EU Exposes Mnangagwa’s Tainted Human Rights Record
22 May 2022
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Tinashe Sambiri|The European Union has expressed concern at Mr Emmerson Mnangagwa’s unwillingness to implement electoral reforms.

EU says Zimbabwe is deeply reluctant to implement key reforms before polls.

The snail-slow pace at which the Harare regime is implementing reforms is worrisome, according to EU.

See below an article published by NewsDay on Mnangagwa’s lack of zeal for reforms…

ZIMBABWE has failed to take steps to implement electoral reforms that would guarantee free and fair elections next year, a European Union observer mission (EUOM) said yesterday.

The EU mission made 23 recommendations after the hotly contested 2018 elections, including the alignment of the Electoral Act to the Constitution and ensuring the independence of the Zimbabwe Electoral Commission (Zec).

In its follow-up assessment on the implementation of the recommendations, the EU noted that progress has been slow, especially as the country is due for polls next year, which will likely produce another contested result.

“To date the progress on the implementation of the EUOM recommendations has been limited, with the majority of the majority of the priority ones not yet adequately addressed,” chief of EU election follow-up mission Elmar Brok told journalists yesterday.

The EU mission met with Zec, civil society organisations, government ministries, the ruling Zanu PF party and opposition political parties among other organisations to check progress on implementation of its recommendations.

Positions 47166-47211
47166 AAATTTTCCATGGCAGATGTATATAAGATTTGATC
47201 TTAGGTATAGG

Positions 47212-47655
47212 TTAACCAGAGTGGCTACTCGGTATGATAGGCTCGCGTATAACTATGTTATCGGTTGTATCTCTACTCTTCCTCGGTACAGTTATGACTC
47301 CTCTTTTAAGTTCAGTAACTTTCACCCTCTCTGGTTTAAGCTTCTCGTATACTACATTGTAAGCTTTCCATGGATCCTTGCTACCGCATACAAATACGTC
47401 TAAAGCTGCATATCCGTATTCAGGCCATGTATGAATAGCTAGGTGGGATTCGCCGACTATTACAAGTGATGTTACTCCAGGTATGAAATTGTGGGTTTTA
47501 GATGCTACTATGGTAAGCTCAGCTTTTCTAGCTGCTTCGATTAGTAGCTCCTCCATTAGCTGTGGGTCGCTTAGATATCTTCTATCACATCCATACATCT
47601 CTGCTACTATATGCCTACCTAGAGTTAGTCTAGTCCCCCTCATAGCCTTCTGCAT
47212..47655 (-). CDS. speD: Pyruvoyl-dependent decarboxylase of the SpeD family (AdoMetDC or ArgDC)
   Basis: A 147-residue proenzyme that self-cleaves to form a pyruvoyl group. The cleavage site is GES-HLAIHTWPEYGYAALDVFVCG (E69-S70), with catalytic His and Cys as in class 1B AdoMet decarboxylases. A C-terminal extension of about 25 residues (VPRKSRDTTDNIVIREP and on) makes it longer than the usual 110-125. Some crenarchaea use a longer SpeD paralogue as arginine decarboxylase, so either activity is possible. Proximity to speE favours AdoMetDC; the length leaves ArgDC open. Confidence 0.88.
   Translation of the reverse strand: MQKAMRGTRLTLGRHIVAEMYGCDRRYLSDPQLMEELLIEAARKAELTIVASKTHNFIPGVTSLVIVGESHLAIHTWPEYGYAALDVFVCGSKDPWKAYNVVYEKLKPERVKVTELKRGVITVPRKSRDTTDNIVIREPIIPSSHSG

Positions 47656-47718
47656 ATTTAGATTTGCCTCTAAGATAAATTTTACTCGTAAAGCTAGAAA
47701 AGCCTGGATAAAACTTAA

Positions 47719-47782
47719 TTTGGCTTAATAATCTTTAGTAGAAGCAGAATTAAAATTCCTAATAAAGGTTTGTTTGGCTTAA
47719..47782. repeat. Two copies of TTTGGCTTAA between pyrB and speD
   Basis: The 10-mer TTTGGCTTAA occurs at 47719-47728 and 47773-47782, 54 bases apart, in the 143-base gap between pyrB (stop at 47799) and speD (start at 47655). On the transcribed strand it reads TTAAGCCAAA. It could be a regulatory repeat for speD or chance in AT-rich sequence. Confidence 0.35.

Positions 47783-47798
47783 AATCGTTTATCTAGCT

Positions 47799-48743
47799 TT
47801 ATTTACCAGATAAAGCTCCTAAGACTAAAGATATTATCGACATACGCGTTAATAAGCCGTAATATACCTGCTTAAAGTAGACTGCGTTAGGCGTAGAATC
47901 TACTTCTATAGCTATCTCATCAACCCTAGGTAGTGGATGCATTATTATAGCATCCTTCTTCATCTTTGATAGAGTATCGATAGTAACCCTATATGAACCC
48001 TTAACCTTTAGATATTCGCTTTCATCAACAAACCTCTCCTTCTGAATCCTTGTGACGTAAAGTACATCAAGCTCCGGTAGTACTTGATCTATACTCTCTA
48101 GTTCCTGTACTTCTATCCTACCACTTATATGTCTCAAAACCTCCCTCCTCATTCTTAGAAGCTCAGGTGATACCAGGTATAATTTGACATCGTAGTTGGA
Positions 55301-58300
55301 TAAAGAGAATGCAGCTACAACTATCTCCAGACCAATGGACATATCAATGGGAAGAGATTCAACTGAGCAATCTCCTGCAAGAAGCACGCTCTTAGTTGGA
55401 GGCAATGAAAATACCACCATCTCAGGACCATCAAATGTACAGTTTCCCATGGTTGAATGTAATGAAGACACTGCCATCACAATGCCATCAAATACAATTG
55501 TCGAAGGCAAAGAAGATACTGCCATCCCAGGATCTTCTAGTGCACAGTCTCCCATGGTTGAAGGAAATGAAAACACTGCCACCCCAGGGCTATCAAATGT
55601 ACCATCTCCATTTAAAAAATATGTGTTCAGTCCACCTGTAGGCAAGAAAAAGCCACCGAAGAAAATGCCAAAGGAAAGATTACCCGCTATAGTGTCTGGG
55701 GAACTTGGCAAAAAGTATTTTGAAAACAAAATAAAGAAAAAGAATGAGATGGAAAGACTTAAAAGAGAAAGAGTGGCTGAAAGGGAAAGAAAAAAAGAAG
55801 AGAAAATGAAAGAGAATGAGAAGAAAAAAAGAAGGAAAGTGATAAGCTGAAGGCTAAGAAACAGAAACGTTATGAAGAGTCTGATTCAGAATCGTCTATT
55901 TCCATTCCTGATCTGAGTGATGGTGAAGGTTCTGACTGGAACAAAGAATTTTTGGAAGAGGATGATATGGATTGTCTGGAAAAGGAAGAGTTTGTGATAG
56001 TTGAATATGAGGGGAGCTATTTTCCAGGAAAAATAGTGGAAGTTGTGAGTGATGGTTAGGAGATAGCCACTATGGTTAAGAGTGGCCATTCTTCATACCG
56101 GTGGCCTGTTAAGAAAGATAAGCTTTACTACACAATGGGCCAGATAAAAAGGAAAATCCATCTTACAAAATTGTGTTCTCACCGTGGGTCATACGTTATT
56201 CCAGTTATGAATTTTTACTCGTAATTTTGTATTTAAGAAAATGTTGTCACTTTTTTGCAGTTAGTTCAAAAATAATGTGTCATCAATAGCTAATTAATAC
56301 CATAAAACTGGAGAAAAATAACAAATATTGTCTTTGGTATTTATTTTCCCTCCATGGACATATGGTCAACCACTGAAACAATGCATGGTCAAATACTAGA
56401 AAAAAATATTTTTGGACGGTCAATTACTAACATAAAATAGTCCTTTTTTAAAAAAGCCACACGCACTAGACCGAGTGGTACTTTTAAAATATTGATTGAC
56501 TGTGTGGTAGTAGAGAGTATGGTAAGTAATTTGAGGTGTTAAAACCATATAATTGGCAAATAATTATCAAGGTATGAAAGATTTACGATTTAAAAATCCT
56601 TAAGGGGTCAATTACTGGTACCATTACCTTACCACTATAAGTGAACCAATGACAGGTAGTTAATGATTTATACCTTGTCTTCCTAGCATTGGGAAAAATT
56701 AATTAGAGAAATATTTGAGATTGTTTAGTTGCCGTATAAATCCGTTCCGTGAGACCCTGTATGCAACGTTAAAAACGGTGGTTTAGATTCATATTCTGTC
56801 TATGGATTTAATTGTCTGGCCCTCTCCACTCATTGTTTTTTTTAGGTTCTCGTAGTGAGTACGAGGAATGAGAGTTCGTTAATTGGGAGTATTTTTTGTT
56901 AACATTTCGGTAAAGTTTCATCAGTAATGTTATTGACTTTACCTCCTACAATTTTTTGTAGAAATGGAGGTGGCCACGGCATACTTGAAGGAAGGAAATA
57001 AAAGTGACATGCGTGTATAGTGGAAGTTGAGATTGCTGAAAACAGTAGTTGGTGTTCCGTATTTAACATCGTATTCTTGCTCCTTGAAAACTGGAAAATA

“If the authorities and the legislators do not address recurring problems related to vote registration, constituency delimitation, level playing field in the campaign, partisan behaviour of traditional leaders and public administration, freedoms of expression, assembly and of the media, they will undermine progress towards achieving an environment conducive to a greater level of public trust in the electoral process and peaceful elections,” Brok added.

Zimbabweans went to the polls for the first time under COVID-19 on March 26 to fill 28 parliamentary and 122 local government seats mainly because of recalls of MDC Alliance legislators and councillors.

Zec attracted attention over its handling of the polls after data experts unearthed a number of inconsistencies in the voters roll, including fake names and addresses, with critics accusing the elections body of rigging.

The commission disowned its own voters roll, shockingly claiming it had been tampered with.

Analysts said the polls were a precursor to the 2023 elections.

“The election follow-up mission welcomes that stakeholder consultations on some legal reforms have taken place or are ongoing but note with concern that the adoption of important reforms, such as amendments to the Electoral Act, remain outstanding,” Brok said.